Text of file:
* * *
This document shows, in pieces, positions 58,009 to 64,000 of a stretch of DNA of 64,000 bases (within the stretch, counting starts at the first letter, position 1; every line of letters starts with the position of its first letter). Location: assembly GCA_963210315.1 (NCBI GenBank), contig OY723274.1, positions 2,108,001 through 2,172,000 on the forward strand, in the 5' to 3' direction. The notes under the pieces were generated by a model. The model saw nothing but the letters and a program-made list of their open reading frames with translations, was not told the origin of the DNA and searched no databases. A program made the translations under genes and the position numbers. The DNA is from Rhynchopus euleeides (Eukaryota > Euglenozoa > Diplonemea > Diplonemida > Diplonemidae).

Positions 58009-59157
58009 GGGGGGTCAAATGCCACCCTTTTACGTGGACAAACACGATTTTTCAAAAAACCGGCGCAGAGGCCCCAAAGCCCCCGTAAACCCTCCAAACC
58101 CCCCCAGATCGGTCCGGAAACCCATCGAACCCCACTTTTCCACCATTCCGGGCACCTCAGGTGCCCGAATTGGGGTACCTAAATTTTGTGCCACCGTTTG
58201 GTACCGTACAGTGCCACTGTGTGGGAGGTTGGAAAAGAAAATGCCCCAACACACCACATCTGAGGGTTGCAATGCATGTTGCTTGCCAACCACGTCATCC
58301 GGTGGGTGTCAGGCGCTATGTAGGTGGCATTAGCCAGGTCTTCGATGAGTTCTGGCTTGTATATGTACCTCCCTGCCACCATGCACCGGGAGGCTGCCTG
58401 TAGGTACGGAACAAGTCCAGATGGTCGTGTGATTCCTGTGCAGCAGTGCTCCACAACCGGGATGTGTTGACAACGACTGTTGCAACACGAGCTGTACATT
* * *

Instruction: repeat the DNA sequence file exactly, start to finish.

This document shows, in pieces, positions 58,009 to 64,000 of a stretch of DNA of 64,000 bases (within the stretch, counting starts at the first letter, position 1; every line of letters starts with the position of its first letter). Location: assembly GCA_963210315.1 (NCBI GenBank), contig OY723274.1, positions 2,108,001 through 2,172,000 on the forward strand, in the 5' to 3' direction. The notes under the pieces were generated by a model. The model saw nothing but the letters and a program-made list of their open reading frames with translations, was not told the origin of the DNA and searched no databases. A program made the translations under genes and the position numbers. The DNA is from Rhynchopus euleeides (Eukaryota > Euglenozoa > Diplonemea > Diplonemida > Diplonemidae).

Positions 58009-59157
58009 GGGGGGTCAAATGCCACCCTTTTACGTGGACAAACACGATTTTTCAAAAAACCGGCGCAGAGGCCCCAAAGCCCCCGTAAACCCTCCAAACC
58101 CCCCCAGATCGGTCCGGAAACCCATCGAACCCCACTTTTCCACCATTCCGGGCACCTCAGGTGCCCGAATTGGGGTACCTAAATTTTGTGCCACCGTTTG
58201 GTACCGTACAGTGCCACTGTGTGGGAGGTTGGAAAAGAAAATGCCCCAACACACCACATCTGAGGGTTGCAATGCATGTTGCTTGCCAACCACGTCATCC
58301 GGTGGGTGTCAGGCGCTATGTAGGTGGCATTAGCCAGGTCTTCGATGAGTTCTGGCTTGTATATGTACCTCCCTGCCACCATGCACCGGGAGGCTGCCTG
58401 TAGGTACGGAACAAGTCCAGATGGTCGTGTGATTCCTGTGCAGCAGTGCTCCACAACCGGGATGTGTTGACAACGACTGTTGCAACACGAGCTGTACATT